4 Challenges of a Dispersed Workforce and How to Overcome Them
Advancements in technology have made it possible for the workplace to evolve and for companies to employ a workforce based in multiple locations, including their home. Telecommuting and flexible work arrangements, in particular, are on the rise.
According to a forecast by IDC, mobile workers will account for nearly three-quarters (72.3 percent) of the total U.S. workforce by 2020.
A more dispersed workforce presents a number of challenges to companies, as having employees working from multiple locations can put stress on everything from collaboration to the flow of information. Here are four challenges of a dispersed workforce and also some opportunities for overcoming them:
When employees are not all located in the same office as company and team leaders, it may take longer for key messages to be delivered. Many employees may even struggle with knowing where to go to find important information. A Zogby Analytics survey of remote employees found that a lack of information from management and the timeliness of the information were named as the biggest obstacles to working remotely.
One way to support improved communication among members of a dispersed workforce is to actively use the company intranet so that employees recognize it as a reliable source of up-to-date information. Another useful communication tool is a live org chart that includes a searchable employee directory, which can also sync with calendar and contact platforms. With a live org chart, employees who need to reach out to a team member can easily find whom they’re looking for and can also see when that person is in the office and available.
Here’s an example of a searchable employee directory where people can find any role or coworker in their organization:
Download this org chart template and add your company’s employee data to build your employee directory in minutes.
Collaboration and Teamwork
Collaboration doesn’t have to happen face to face for it to be effective, but it can be difficult to encourage teamwork when people aren’t in the same location (or even time zone). While there’s a lot of value in face-to-face communication, modern technology makes it possible for teams to collaborate and engage in team activities, whether face to face or not. In addition to video tools like Skype and join.me, collaboration platforms like Slack can help teams share ideas and feedback on key projects from any location. Similarly, a live org chart that integrates seamlessly with your human resource information system (HRIS) is always up to date and can help keep people in the loop on changes that affect their team such as new employees or shifts in team accountabilities. Detailed profiles in the live org chart also open the door to helping individuals get to know one another better and learn about members of their team.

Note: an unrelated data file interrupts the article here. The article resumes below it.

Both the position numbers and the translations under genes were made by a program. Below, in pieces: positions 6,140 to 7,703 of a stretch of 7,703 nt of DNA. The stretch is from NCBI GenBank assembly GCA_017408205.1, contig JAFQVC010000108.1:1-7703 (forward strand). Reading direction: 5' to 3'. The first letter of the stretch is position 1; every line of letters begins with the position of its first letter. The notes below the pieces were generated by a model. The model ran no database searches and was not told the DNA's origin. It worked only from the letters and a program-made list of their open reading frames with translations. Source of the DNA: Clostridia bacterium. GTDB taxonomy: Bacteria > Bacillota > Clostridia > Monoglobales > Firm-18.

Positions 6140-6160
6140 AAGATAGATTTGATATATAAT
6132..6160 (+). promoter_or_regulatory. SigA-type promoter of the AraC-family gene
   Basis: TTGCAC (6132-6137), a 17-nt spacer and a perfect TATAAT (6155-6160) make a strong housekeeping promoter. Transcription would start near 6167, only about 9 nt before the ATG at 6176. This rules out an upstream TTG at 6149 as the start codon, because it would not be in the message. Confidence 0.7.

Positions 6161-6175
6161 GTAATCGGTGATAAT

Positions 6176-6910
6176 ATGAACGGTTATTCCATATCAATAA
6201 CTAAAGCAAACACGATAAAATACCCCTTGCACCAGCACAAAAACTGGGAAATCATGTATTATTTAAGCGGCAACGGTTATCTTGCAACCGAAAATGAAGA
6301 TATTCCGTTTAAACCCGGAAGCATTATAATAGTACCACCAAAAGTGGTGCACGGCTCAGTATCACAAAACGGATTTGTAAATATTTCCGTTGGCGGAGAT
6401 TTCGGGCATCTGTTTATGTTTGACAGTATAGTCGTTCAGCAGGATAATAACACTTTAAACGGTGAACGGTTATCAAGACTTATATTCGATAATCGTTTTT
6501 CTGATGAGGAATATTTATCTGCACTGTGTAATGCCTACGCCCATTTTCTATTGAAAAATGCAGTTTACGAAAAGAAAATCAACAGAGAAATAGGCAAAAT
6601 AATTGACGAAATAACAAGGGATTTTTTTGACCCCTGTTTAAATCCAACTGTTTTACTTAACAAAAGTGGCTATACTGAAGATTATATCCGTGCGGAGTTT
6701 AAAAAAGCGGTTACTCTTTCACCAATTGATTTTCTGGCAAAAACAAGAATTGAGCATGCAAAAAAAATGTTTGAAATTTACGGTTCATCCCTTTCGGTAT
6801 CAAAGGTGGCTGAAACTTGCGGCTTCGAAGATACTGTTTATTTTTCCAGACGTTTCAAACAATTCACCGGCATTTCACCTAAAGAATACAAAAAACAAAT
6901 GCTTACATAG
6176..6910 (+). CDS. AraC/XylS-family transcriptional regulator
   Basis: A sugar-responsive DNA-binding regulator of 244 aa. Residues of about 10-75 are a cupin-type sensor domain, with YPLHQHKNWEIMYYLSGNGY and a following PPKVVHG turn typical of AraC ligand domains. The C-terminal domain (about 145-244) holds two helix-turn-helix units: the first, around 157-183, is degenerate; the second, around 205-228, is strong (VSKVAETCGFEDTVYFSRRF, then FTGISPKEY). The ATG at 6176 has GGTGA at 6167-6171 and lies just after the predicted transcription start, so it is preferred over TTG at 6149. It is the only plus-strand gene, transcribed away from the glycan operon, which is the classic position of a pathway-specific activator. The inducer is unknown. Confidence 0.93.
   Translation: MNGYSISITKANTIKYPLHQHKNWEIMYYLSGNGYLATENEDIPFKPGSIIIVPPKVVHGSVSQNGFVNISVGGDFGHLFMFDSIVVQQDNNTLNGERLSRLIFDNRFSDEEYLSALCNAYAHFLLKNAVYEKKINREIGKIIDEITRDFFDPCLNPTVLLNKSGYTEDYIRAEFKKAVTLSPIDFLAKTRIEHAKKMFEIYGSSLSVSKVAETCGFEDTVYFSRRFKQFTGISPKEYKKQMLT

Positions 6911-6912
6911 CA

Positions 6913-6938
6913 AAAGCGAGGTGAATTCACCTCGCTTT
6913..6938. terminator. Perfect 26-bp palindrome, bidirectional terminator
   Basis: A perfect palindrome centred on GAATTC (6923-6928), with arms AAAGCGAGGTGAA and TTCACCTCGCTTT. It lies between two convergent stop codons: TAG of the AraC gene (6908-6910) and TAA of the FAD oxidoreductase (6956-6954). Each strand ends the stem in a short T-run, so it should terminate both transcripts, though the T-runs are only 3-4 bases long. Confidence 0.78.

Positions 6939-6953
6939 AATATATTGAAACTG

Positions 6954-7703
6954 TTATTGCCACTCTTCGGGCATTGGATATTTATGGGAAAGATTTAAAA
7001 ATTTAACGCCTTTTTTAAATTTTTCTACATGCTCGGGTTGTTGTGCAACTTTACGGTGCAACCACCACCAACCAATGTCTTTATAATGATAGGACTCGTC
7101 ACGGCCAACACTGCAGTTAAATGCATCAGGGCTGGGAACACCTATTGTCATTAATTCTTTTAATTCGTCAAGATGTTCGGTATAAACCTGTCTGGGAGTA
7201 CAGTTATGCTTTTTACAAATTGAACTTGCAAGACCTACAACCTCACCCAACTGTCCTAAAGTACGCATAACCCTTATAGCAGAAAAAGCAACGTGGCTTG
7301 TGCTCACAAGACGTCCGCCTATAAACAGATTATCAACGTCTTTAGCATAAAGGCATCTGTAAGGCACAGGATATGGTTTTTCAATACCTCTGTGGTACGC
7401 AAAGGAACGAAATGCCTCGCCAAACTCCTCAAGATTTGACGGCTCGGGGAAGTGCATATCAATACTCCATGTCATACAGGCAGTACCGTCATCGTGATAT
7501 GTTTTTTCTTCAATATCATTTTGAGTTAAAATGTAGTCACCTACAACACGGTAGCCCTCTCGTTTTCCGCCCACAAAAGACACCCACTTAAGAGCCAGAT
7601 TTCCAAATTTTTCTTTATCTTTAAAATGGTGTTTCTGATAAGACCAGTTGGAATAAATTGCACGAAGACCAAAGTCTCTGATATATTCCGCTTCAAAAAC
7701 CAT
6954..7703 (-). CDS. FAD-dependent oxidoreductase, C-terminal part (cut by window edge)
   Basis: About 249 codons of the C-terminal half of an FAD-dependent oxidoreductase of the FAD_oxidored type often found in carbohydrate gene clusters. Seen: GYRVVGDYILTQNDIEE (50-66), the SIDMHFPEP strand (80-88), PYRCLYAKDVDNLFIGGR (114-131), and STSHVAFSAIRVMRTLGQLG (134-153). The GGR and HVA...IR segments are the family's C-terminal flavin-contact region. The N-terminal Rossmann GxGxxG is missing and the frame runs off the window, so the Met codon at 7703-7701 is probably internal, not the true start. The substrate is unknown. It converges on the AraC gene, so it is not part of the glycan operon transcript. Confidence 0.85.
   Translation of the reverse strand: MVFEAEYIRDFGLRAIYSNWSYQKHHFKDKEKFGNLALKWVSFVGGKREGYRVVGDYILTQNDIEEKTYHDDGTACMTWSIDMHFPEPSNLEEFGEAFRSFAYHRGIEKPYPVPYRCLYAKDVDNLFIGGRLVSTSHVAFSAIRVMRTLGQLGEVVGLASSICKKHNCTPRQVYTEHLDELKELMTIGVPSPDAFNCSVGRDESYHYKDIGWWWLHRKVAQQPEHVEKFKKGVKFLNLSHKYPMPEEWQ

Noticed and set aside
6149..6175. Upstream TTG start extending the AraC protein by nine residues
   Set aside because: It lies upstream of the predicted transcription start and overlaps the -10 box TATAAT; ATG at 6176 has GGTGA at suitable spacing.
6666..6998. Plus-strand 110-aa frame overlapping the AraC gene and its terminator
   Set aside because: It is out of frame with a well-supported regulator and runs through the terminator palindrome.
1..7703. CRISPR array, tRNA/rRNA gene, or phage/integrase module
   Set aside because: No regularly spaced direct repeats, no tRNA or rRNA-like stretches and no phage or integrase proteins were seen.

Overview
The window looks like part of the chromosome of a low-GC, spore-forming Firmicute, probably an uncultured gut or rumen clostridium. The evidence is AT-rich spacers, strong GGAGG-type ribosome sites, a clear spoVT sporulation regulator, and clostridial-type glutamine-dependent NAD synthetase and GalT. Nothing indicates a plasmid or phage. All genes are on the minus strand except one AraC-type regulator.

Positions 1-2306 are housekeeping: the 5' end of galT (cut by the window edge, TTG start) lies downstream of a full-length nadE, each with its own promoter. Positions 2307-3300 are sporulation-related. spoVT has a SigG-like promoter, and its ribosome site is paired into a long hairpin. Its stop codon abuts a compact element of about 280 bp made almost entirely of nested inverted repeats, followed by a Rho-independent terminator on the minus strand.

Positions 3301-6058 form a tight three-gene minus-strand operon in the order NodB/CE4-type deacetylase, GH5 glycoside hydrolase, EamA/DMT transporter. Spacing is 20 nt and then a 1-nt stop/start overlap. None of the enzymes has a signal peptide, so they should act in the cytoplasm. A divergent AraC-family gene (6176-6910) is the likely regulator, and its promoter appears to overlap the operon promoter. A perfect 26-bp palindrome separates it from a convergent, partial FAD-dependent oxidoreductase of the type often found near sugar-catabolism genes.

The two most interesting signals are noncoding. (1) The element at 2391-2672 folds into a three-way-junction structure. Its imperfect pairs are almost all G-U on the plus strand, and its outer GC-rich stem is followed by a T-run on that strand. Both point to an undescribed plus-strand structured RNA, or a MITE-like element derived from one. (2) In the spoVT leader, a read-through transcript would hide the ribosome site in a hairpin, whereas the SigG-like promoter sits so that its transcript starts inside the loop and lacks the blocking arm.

As companies grow and expand into new locations and markets, new leaders must be hired or promoted to manage the workforce. These new leaders must ensure the productivity of their teams while also staying tied into the overall company strategy. If these new leaders feel left out, they (and their teams) risk becoming disengaged. To overcome this challenge, it can be helpful to involve team and division leaders in strategic planning decisions that will impact their teams. One way to facilitate their involvement is by making them active participants in workforce planning discussions. They can view and comment on collaborative versions of the company org chart and get involved in key decisions around hiring, reorganization, or even the merger of two or more teams. When leaders feel involved in planning for their team, they may be more engaged overall.
Employees in remote locations often miss out on company parties, team lunches, and other culture-building activities. However, having a dispersed workforce doesn’t mean that company culture has to suffer. It’s possible to build a positive work culture by occasionally holding a team event off site that remote workers can attend or conducting virtual brainstorming sessions that give everyone a voice. In addition, since culture is often supported by tools that bring people together, it can be helpful to introduce technology that increases opportunities for individuals to connect with members of their team—for example, through an online game that helps people put names to faces.
It’s becoming more and more common to have a workforce based in locations other than headquarters. However, it is possible for remote employees to be both informed and included in all the important team activities that will help them be productive and engaged. A dispersed workforce doesn’t have to be a disconnected one. Modern technology has made it possible to communicate, collaborate, and lead from anywhere.
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